The following is a section on politeness that will appear in the chapter on conversation in the revision of Interpersonal Messages.
Conversation is expected (at least in many cases) to follow the principle of politeness. Six maxims of politeness have been identified by linguist Geoffrey Leech (1983) and seem to encompass a great deal of what we commonly think of as conversational politeness. Before reading about these maxims take the following self-test to help you personalize the material that follows.
Test Yourself: How Polite Are You?
Try estimating your own level of politeness. For each of the statements below indicate how closely they describe your typical communication. Avoid giving responses that you feel might be considered “socially acceptable;” instead, give responses that accurately represent your typical communication behavior. Use a 10-point scale with 10 being “very accurate description of my typical conversation” and 1 being “very inaccurate description of my typical conversation.”
_____ 1. I tend not to ask others to do something or to otherwise impose on others.
_____ 2. I tend to put others first, before myself.
_____ 3. I maximize the expression of approval of others and minimize any disapproval.
_____ 4. I seldom praise myself but often praise others.
_____ 5. I maximize the expression of agreement and minimize disagreement.
_____ 6. I maximize my sympathy for another and minimize any feelings of antipathy.
How did you do? All six statements would characterize politeness and so high numbers, say 8-10s, would indicate politeness whereas low numbers, say 4-1s, would indicate impoliteness.
What will you do? As you read this material, personalize it with examples from your own interpersonal interactions and try to identify specific examples and situations in which increased politeness might have been more effective.
The maxim of tact (Statement 1 in the self-test) helps to maintain the other’s autonomy (what we referred to earlier as negative face, pp. 00-00). Tact in your conversation would mean that you do not impose on others or challenge their right to do as they wish. For example, if you wanted to ask someone a favor, using the maxim of tact, you might say something like, “I know you’re very busy but. . .” or “I don’t mean to impose, but. . .” Not using the maxim of tact, you might say something like, “You have to lend me your car this weekend” or “I’m going to use your ATM card.”
The maxim of generosity (Statement 2) helps to confirm the other person’s importance, the importance of the person’s time, insight, or talent, for example. Using the maxim of generosity, you might say, “I’ll walk the dog; I see you’re busy” and violating the maxim, you might say, “I’m really busy, why don’t you walk the dog; you’re not doing anything important.”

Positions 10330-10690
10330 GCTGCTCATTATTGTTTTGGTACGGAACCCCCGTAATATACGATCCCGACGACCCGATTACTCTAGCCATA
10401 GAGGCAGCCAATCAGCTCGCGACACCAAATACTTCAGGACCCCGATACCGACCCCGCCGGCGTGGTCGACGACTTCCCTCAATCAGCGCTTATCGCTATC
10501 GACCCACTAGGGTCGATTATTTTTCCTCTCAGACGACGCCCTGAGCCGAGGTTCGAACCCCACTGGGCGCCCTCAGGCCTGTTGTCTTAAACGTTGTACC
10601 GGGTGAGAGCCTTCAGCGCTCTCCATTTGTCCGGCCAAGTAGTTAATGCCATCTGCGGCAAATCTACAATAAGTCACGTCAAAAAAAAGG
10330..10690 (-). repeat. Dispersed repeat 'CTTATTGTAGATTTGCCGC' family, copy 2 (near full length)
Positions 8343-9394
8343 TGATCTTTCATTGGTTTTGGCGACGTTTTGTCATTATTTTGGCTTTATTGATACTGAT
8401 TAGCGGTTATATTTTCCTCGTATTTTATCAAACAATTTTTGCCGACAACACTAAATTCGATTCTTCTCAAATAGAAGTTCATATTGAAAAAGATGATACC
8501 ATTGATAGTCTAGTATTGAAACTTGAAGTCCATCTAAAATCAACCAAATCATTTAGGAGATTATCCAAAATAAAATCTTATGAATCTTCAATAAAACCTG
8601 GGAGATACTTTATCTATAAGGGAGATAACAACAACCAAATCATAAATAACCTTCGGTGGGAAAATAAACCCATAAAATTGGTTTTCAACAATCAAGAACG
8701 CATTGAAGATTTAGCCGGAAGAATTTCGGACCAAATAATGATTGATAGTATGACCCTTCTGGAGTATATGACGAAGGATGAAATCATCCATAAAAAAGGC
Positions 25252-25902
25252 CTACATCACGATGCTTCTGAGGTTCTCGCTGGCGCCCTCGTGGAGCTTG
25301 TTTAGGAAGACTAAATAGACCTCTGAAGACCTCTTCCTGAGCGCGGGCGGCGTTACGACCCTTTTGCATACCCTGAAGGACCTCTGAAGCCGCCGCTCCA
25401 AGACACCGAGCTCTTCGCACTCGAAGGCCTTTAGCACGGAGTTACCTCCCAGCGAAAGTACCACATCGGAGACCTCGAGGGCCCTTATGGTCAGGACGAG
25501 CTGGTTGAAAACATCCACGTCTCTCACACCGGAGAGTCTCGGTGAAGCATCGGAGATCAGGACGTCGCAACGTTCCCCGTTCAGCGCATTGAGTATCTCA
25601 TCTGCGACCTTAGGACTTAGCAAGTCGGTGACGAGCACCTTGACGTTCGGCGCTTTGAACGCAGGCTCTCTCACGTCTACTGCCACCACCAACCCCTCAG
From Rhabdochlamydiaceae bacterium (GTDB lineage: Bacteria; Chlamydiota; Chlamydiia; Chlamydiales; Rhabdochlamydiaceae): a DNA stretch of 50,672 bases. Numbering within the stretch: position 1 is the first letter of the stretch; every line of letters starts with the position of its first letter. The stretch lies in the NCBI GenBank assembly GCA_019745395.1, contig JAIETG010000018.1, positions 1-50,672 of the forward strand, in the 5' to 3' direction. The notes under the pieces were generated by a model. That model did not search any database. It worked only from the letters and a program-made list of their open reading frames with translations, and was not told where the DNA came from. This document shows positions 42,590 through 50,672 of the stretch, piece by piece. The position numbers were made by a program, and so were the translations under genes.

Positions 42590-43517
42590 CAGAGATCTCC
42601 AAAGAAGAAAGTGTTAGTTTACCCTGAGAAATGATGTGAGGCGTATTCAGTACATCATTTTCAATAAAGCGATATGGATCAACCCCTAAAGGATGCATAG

The maxim of approbation (Statement 3) refers to praising someone or complimenting the person in some way (for example, “I was really moved by your poem”) and minimizing any expression of criticism or disapproval (for example, “For a first effort, that poem wasn’t half bad”).
The maxim of modesty (Statement 4) minimizes any praise or compliments you might receive. At the same time, you might praise and compliment the other person. For example, using this maxim you might say something like, “Well, thank you, but I couldn’t have done this without your input; that was the crucial element.” Violating this maxim, you might say, “Yes, thank you, it was one of my best efforts, I have to admit.”
The maxim of agreement (Statement 5) refers to your seeking out areas of agreement and expressing them (“That color you selected was just right; it makes the room exciting”) and at the same time to avoid and not express (or at least minimize) disagreements (“It’s an interesting choice, very different”). In violation of this maxim, you might say “That color—how can you stand it?”
The maxim of sympathy (Statement 6) refers to the expression of understanding, sympathy, empathy, supportiveness, and the like for the other person. Using this maxim you might say “I understand your feelings; I’m so sorry.” If you violated this maxim you might say, for example, “You’re making a fuss over nothing” or “You get upset over the least little thing; what is it this time?”